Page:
Date(s) - October 20, 2014 - October 24, 2014
9:00 am - 5:00 pm
Rygiel Community Supports
Presenters: Members and Associates of the Southern Ontario Training Group.
Description of the workshop: This workshop provides an introduction to Social Role Valorization (SRV), using the 10 core themes, developed by Dr. W. Wolfensberger, considered to be one of the most influential thinkers in the field of intellectual impairment in the world. Dr. Wolfensberger’s work helped lay the foundation for many current human service trends, including integration, safeguarding of rights, and the deinstitutionalization movement.
SRV is a systematic and universally applicable concept for structuring human services, strongly anchored in the empiricism of psychology, sociology, and long and broad human experience.
SRV suggests a close relationship between the socially perceived value of the roles that people hold, and whether people in those roles will be accorded opportunities and other good things of life. Bad things tend to get done to people who are seen in devalued roles, and good things tend to be afforded to people in positively valued roles.
Topics to be explored will include: the universality of social devaluation; the defining power of roles in people’s lives; strategies for pursuing socially valued roles, or at least less devalued roles, for devalued people, with an aim toward improving their life conditions; enhancement of people’s social images; and enhancement of people’s competencies.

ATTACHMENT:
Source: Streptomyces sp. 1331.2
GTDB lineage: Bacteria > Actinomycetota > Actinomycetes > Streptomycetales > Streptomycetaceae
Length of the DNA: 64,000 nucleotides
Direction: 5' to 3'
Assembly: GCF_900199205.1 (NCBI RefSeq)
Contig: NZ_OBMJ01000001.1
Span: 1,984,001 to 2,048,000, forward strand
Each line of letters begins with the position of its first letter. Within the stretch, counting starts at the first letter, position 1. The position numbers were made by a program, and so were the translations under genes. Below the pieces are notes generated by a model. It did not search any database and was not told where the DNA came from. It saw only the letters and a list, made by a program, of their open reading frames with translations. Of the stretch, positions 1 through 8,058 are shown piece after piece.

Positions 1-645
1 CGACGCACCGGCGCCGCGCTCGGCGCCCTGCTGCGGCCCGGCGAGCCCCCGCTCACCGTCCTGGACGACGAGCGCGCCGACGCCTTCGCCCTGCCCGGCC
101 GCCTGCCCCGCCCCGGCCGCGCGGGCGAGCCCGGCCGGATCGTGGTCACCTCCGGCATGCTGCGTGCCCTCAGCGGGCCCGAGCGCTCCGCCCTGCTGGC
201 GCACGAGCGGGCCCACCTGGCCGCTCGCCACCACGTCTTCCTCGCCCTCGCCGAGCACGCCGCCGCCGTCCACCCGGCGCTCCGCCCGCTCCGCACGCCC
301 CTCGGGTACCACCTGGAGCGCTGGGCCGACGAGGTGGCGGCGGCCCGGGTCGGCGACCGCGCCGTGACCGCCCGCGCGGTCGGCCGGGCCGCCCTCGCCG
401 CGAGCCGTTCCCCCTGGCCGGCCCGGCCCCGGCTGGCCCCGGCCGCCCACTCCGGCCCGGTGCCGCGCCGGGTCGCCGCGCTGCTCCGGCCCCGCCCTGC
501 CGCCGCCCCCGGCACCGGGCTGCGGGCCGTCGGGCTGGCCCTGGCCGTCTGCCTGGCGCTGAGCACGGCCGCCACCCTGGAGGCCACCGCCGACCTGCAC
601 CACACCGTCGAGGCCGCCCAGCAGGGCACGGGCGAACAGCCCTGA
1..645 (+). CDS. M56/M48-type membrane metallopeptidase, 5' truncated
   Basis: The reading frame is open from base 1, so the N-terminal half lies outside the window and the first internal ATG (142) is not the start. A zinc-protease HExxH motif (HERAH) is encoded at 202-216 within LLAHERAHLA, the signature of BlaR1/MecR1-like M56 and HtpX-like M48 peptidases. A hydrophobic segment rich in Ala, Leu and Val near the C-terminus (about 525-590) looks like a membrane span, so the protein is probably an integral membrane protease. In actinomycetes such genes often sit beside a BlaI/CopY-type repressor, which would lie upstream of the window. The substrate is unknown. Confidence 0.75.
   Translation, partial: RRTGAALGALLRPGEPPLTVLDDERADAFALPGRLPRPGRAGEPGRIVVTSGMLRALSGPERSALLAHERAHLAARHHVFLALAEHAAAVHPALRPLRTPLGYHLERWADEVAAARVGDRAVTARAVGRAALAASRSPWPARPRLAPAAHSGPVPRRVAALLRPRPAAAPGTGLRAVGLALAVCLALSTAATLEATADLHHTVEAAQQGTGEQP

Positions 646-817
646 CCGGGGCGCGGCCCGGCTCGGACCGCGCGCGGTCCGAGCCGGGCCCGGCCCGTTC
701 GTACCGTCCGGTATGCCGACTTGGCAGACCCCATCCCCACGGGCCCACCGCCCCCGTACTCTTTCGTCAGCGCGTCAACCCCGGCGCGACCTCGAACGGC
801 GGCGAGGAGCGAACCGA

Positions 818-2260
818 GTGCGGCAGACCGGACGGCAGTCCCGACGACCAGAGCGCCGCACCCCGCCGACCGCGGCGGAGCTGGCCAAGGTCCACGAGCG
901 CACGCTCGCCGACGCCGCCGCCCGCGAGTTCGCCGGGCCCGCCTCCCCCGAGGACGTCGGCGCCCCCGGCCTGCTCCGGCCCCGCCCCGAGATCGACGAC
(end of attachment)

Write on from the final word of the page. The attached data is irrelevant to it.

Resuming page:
Who the workshop is intended for: This is a LEADERSHIP-oriented workshop, and is therefore taught at a college-level, with long hours and hard work. The information presented is quite complex in its entirety, requiring a systematic exposition of multiple ideas. It should be noted that while past SRV participants report that these are among the most demanding workshops they have attended, they rarely express dissatisfaction and, in fact, appreciate the workshop’s rigor and high level of engagement. People who attend should be prepared for an intellectual challenge. Anyone who is interested in the lives of people who are disenfranchised from society because of intellectual impairment, mental disorder, poverty, homelessness, autism, age (elders), physical impairment or learning impairment (children and adults) will find it relevant, whether they are service recipients, family members (including parents, siblings, and adult children), advocates, ordinary citizens, and paid or unpaid human service workers, planners and managers.
Format of the workshop: The workshop is taught in lecture format, with extensive use of overheads and slides. Time is built into the schedule for audience discussion and questions, although there are no small group exercises in this format. The schedule will be 8:30 a.m. – 5:30 p.m. each day.
Tuition: The tuition is $495.00, which includes handouts, lunch and refreshments each day. There will be a reduction of 15% if 3 or more from the same group/organization register.
Cancellation: 75% of fees will be returned up to 7 days prior to the workshop. There will be no refund provided if less than 7 days notification.
Contact Jane Barken at firstname.lastname@example.org